The foam-filled and sealed box coamings are a secure 750mm off the sole and are wide and comfortable. The coaming’s non-skid surface provides plenty of grip and a safe passage forward and when getting on and off the boat.

While you won’t find a transom walk-through, you will appreciate the solid aluminium jump seats in the aft corners that fold down to create additional seating while underway. The boat’s batteries and switches are well secured and located high off the sole in separate sealed transom lockers. Across the back of the transom is a small but useful split boarding platform with a fold down T-shape boarding ladder on the port side. This is flanked with useful handholds on both sides.

There is a reasonably large ‘passive’ livebait tank centrally mounted in the rear of the cockpit. This is fitted with a simple, hinged aluminium lid. In standard trim the tank fills from a pickup below the waterline and is fitted with a removable bung.

Above the tank you’ll find a simple plastic baitboard mounted on a single aluminium rail. The baitboard’s location requires it to be folded inboard when raising the outboard but the chances are you’ll want to fit something larger and a bit more robust for serious fishing.

The Fish City FC 675HT has two electric bilge pumps mounted either side of the bait tank and these in turn are covered with aluminium plate to prevent debris clogging the pumps. Forward of this is the under-floor killtank. This is suitably large for the boat and will easily accommodate dive tanks and gear.

Fish City has intentionally kept the demo boat spec to a minimum but the FC 675HT’s options list is extensive. If your primary application is fishing you’ll want a circulating pump for the bait tank, tuna tubes and a washdown pump – all tick-box factory selections.


Cabin and interior

Cabin view on Fish City FC 675HT

Moving under the hardtop you’ll be impressed by the simple yet effective ergonomic layout of this boat. There’s no clutter and nothing to rattle free. The aluminium box seats provide a useful amount of dry storage without taking up a disproportionate amount of cockpit space.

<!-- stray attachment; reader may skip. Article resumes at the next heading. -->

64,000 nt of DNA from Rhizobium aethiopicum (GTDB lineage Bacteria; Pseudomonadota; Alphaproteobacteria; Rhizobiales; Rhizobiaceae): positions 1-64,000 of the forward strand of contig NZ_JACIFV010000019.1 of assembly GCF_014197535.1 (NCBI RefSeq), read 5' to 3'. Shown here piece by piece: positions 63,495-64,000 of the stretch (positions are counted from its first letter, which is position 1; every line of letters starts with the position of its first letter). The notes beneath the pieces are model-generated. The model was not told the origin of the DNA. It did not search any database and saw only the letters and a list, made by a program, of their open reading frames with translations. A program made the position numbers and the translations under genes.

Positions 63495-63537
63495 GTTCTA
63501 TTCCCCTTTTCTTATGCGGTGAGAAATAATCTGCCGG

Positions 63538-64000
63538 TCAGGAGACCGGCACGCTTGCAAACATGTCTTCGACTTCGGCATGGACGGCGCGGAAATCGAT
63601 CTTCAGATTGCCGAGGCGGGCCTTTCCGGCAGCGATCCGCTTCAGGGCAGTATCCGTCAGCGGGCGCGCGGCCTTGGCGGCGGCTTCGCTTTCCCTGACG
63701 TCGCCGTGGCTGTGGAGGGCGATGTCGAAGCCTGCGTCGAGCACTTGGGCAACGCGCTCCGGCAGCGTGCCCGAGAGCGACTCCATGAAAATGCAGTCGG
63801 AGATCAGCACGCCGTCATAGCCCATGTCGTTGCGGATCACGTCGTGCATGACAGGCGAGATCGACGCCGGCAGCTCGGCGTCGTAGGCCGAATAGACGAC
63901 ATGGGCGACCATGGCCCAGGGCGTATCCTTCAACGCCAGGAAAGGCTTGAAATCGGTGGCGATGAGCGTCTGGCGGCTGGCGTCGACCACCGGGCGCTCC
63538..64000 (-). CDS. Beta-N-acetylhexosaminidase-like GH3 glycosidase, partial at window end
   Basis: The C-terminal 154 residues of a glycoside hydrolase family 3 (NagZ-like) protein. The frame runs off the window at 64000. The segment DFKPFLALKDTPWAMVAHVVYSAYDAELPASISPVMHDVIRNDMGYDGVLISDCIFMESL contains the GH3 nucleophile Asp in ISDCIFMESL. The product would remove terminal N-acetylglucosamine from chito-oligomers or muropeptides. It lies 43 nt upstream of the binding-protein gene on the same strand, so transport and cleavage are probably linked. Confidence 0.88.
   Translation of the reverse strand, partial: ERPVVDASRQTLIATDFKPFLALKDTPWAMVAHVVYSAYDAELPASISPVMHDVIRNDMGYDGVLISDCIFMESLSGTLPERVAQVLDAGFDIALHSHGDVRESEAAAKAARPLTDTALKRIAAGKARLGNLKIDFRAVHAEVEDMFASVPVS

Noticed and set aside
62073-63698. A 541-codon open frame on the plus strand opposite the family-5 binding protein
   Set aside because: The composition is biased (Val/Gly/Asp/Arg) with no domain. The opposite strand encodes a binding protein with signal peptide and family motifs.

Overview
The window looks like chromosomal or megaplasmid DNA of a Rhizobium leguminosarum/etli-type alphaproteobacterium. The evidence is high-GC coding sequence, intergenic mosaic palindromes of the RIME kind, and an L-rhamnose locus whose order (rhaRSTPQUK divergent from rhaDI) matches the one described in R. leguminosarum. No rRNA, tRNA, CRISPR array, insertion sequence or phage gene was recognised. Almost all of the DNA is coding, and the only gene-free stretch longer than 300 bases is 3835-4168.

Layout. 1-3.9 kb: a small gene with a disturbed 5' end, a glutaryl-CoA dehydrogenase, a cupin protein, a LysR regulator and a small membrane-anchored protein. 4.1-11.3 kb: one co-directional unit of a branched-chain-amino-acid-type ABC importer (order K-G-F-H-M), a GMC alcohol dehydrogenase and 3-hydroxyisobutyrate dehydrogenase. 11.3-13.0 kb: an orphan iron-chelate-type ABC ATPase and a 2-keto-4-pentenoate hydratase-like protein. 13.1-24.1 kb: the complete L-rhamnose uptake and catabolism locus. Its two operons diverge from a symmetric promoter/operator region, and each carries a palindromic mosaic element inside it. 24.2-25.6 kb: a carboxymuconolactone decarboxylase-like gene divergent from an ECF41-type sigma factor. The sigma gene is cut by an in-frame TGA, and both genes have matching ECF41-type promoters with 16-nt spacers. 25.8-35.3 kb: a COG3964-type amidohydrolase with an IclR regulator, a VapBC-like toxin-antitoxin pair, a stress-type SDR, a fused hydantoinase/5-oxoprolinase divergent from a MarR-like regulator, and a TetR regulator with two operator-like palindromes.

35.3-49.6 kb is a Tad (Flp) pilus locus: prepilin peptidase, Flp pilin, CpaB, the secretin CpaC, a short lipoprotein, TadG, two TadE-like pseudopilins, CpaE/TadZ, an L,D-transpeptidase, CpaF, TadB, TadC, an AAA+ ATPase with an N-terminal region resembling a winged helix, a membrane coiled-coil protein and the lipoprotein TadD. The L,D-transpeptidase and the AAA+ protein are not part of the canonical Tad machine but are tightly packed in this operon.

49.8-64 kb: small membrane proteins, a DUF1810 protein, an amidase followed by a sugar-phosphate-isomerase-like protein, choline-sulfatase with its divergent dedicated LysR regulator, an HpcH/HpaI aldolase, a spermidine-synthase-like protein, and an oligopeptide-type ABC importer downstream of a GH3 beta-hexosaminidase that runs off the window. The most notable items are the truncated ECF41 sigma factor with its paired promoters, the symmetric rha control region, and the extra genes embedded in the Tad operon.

The helm station is set into a quarter bulkhead with just enough surface area to accommodate an 8in plotter. Additional large-screen instruments could be mounted on the carpeted dash. Cuddy access is open and the cabin itself is small yet functional. While you wouldn’t look to overnight on this boat, there’s plenty of room for personal gear up front.

The standard of finish and trim is good and all hardtop surfaces are lined to create a cosy semi-enclosed environment. The curved glass windscreen and acrylic side windows offer good visibility and protection, and importantly are solid welded hand and foot rails where you need them.Overhead you’ll find the VHF radio and stereo head unit enclosed in a roof cavity and there’s space for additional instruments if required.

The cuddy is not fitted with an overhead deck hatch, which means having to walk around the deck to get to the anchor but this is no real hardship given the boat’s broad gunwales and wide, flat foredeck. And, of course, the Maxwell windlass is remotely operated from the cockpit.

The standard electronics fitted to the demonstrator include a Lowrance HDS-8 sounder-plotter, dual 12V socket outlets, remote up/down Maxwell windlass control, digital/analogue Mercury engine instruments and a double gang of six contoured 12V breakers.


Handling and ride

Fish City FC 675 Hard top

While rated for up to 200hp, the 150hp Mercury four-stroke outboard fitted to the demonstrator is a very comfortable fit, delivering ample thrust to get the boat out of the hole and onto the plane while delivering a spirited top-end performance.

Fitted with a 15in four-blade stainless prop the FC 675HT is good for about 34kts at WOT, but importantly it’s economical and comfortable at mid-range revs which will have you skipping along at 25kts.

It will take some practice getting to grips with the trim tabs, and being a hardtop the 675 is sensitive to trim,
but when everything is dialled in the boat is well mannered and a willing performer.

Onboard, the ride is acceptably quiet with no sign of annoying harmonics and the hull feels well bonded to the sea. The hydraulic steering is positive and firm and the outboard remote is comfortably located.

I did note a tendency for the 675HT to ride a little bow-up at trolling speed with reduced visibility forward, but this comes right with power on and trim down. This might suggest the outboard setup needs some tweaking. But regardless the FC 675HT has all the hallmarks of a willing and capable boat and one that fits its primary brief as an affordable all-seasons fishing platform.

Fish City FC 675HT docked at ramp

The Fish City FC 675HT is smart and stylish on the exterior with its wrapped hull and hardtop, and it’s comfortable and practical on the inside. It is big enough to fish out wide and yet light enough to be manageable and easily towed from tournament to tournament with a standard four-wheel drive.

Bottom line – would I want one? You bet! 



• Innovative design and features

• Ergonomic layout and good fishibility

• Robust construction

• Ease of towing



• Few frills

• No transom walk-through


Fish City FC 675HT specs

Fish City FC 675HT price: $89,995

Price as tested






MATERIAL Aluminium: 5mm hull, 4mm topsides

TYPE Monohull

LENGTH 6.75m

BEAM 2.5m

DRAFT 550mm

WEIGHT 1988kg (BMT)





REC. HP RANGE 150 to 200

FUEL 200lt



MAKE/MODEL Mercury 150

TYPE Four-stroke outboard motor




Fish City Boats

Cnr Rosedale Road and Triton Drive, Albany, Auckland

Phone 09 476 4282



See the full version of this review in Trade-A-Boat #254, June / July 2015. Why not subscribe today?